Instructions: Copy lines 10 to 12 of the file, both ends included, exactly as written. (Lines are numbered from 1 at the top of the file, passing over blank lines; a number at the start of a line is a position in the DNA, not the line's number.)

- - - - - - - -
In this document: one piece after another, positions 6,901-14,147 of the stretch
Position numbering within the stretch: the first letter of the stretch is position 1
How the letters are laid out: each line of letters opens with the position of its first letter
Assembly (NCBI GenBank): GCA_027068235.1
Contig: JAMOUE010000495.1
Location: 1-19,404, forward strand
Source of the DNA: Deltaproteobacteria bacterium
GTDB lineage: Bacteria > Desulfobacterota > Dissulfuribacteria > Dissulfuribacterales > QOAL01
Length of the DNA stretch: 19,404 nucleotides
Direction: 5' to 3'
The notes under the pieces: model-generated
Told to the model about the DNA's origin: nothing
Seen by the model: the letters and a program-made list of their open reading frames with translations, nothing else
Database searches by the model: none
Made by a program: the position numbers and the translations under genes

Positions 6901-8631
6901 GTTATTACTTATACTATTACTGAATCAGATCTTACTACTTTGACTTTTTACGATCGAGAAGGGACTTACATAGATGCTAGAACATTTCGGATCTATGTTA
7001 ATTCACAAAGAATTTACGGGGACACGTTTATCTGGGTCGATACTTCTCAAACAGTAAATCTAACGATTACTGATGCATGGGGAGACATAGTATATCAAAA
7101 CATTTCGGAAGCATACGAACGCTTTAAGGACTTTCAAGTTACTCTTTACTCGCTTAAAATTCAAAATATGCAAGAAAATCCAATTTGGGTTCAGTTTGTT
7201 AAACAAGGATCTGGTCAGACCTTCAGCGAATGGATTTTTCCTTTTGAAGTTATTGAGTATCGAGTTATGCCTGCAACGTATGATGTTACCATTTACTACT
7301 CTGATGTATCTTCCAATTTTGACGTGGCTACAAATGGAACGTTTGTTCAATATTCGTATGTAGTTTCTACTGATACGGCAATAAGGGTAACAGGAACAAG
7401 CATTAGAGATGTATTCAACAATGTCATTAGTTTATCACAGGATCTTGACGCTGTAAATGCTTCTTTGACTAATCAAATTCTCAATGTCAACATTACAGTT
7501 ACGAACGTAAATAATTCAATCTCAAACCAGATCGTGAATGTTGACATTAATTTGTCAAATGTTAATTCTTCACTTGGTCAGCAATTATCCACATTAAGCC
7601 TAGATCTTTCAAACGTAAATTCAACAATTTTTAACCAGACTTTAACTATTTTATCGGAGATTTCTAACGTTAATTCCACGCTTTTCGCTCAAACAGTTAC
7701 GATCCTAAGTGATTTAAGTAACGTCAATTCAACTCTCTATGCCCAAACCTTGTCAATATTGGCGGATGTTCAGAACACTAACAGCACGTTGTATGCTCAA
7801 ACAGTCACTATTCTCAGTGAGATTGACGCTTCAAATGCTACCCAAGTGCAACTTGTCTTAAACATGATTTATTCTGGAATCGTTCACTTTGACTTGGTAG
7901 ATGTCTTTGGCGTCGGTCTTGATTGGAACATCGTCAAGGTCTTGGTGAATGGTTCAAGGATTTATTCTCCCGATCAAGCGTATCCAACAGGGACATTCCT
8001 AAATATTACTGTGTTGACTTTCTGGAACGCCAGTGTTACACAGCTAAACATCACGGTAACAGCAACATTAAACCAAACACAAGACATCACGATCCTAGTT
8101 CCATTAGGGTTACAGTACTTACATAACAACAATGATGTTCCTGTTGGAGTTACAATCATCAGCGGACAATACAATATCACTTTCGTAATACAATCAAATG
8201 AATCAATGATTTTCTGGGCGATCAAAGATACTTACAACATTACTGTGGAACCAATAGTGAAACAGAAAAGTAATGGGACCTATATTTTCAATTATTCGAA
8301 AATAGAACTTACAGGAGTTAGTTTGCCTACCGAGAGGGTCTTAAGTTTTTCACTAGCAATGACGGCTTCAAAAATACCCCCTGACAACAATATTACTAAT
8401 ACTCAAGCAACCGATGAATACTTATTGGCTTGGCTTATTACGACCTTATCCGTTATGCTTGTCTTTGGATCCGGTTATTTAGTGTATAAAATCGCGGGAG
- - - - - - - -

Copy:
Direction: 5' to 3'
The notes under the pieces: model-generated
Told to the model about the DNA's origin: nothing